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Much is expected from our new batch of nurses

Much is  expected from our  new batch  of nurses
March 08
09:17 2018

There is a lot of expectation riding on new nursing graduates. The expectation is that they are not only making up the numbers but will help lift the standard of nursing care in the country. Attached to it is the expectation that they will make a difference in the maternity services also.

The standard of service depends on their personal conduct, knowledge, skills and commitment.

Personal conduct relates to how nurses greet and talk to patients as soon as they enter the door at hospitals or the maternity units.

It is common knowledge that some nurses have been rude to patients. That must stop and the new nurses need to know that kind of behaviour is unacceptable in this modern day and age.

Some if not all of the new nurses may end up in the maternity wings of our hospitals. They will learn by experience and on-going professional development  more knowledge and skills required to comply with safety procedures and guidelines.

We understand that nurses and midwives will only perform according to their training.  It has been suggested in this column before and we repeat it here on how important it is to start a parallel midwifery school.

This will be a direct entry programme where the students go straight into a specialist midwifery course, either a certificate or even a diploma at first, before a fully fledged degree programme later.

When it’s fully operational, it will fill the shortage of widwives, lift the standard of midwifery service in the country and reduce the number of  medical mishaps in the labour wards. Fiji can also become the midwifery hub of the region. Countries in the region can send their students here for studies. There is a great need for better qualified  specialist midwives in the region.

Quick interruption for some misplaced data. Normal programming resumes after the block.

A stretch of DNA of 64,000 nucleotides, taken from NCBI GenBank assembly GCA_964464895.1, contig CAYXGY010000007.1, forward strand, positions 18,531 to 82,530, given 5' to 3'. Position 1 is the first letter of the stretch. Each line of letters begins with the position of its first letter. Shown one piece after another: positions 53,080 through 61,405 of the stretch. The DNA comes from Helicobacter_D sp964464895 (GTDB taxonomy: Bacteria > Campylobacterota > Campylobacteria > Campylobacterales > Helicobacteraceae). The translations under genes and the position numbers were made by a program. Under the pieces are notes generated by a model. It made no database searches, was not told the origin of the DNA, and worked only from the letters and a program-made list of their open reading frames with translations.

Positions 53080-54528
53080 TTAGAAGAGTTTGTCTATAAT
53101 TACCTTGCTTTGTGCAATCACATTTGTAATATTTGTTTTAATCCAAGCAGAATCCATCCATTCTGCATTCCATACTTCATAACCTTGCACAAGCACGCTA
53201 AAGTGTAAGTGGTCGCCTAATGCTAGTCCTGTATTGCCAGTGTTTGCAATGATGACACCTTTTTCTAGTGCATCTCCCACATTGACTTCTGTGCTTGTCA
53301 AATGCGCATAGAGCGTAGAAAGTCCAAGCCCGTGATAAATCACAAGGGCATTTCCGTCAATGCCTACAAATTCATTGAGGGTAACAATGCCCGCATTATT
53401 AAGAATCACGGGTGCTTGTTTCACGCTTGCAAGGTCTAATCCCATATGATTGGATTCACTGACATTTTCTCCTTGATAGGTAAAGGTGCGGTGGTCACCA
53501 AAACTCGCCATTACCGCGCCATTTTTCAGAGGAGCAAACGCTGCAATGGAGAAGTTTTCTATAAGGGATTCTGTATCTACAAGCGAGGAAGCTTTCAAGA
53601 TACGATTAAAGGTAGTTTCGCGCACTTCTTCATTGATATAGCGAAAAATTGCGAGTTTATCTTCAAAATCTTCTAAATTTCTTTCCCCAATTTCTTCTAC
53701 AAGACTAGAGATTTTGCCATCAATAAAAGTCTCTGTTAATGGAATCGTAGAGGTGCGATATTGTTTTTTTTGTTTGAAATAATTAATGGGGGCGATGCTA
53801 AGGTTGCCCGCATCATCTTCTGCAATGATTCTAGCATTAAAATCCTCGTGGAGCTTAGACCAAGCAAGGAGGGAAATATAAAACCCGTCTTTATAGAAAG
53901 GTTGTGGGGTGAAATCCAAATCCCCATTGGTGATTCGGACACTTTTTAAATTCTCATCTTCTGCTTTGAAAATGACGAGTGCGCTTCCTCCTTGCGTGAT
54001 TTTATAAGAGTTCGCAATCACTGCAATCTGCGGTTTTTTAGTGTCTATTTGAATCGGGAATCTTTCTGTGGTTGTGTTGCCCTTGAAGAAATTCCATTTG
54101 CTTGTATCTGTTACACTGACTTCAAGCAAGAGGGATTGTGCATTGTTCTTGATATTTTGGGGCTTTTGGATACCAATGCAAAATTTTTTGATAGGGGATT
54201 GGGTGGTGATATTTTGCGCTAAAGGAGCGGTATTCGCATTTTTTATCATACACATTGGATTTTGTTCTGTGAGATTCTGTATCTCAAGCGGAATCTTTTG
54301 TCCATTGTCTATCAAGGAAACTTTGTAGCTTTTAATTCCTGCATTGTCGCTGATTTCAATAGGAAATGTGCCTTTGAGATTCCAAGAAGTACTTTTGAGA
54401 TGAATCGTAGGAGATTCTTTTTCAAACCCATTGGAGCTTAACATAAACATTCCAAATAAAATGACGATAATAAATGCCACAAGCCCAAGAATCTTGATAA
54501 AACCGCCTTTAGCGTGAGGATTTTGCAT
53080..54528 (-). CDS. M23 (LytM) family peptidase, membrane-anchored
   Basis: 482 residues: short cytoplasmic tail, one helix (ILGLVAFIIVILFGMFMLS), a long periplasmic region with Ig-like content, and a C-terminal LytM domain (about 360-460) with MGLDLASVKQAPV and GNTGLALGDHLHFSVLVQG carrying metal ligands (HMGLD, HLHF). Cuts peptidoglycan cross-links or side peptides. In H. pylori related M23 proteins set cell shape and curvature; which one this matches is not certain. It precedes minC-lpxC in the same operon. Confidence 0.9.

It is now time to build that capacity to position ourselves for the future. We can start dialogue with New Zealand, which has a world class midwifery training programme and service, to help set up the programme here. Many Year 13 students who  apply to the Fiji School of Nursing every year miss out because of limited places. The midwifery school would offer additional opportunities for a career in the medical and health service.

Minister for Health and Medical Services Rosy Akbar says the vision of the Ministry of Health is for a healthy population and this can only be achieved if we all work together. Speaking to the new nurses at the beginning of their internship workshop in Suva, she says nurses can “empower people to take ownership of their health, to assist people to achieve their full health potential by providing quality preventative, curative and rehabilitative services through a caring, sustainable healthcare system.”

Ms Akbar has highlighted the importance of nurses.

“Customers are concerned of how nurses are speaking to patients – very rude, abrupt, using harsh tones and sometimes very authoritative. Some nurses fail to take the time to provide proper information to patients or customers,” she says.

“Nurses must be reminded that they should not only be beautiful but they must also be receptive knowing that they are front liners in any health facility.

She is being frank and candid and nurses should take note.

Maika Bolatiki


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